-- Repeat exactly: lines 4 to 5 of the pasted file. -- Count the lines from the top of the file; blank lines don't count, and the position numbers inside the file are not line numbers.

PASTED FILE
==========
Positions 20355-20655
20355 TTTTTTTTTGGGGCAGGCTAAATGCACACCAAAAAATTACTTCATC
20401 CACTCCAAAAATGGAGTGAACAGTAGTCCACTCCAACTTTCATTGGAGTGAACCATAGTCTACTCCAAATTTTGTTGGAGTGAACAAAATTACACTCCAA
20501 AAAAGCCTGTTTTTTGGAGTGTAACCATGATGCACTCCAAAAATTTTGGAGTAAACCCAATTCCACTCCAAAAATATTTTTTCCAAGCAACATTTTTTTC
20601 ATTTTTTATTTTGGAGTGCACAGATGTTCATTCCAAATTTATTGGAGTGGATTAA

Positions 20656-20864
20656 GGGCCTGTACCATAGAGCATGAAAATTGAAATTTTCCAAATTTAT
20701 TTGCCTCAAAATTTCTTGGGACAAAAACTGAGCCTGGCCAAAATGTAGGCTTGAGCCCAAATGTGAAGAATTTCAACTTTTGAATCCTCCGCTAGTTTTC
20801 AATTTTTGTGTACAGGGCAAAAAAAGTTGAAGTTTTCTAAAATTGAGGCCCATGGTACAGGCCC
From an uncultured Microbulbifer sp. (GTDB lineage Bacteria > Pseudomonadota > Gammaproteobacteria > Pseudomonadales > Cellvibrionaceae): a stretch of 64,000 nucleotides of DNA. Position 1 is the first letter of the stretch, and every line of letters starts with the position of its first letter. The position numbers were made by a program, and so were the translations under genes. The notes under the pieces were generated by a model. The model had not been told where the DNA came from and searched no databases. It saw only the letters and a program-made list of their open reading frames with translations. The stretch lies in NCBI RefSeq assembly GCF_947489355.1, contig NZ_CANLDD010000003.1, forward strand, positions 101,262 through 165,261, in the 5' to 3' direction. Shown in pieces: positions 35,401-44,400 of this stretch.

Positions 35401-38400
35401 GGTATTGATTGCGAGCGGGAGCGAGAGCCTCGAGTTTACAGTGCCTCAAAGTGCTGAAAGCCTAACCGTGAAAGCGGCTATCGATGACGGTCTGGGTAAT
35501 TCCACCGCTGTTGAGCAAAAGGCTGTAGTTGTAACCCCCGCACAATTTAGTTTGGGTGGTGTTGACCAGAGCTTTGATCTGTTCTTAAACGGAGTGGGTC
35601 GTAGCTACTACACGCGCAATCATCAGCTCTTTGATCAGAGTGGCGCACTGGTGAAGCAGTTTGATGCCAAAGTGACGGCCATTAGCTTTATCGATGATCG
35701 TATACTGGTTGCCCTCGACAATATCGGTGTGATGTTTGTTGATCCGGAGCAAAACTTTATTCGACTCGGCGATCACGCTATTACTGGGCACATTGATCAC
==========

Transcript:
20501 AAAAGCCTGTTTTTTGGAGTGTAACCATGATGCACTCCAAAAATTTTGGAGTAAACCCAATTCCACTCCAAAAATATTTTTTCCAAGCAACATTTTTTTC
20601 ATTTTTTATTTTGGAGTGCACAGATGTTCATTCCAAATTTATTGGAGTGGATTAA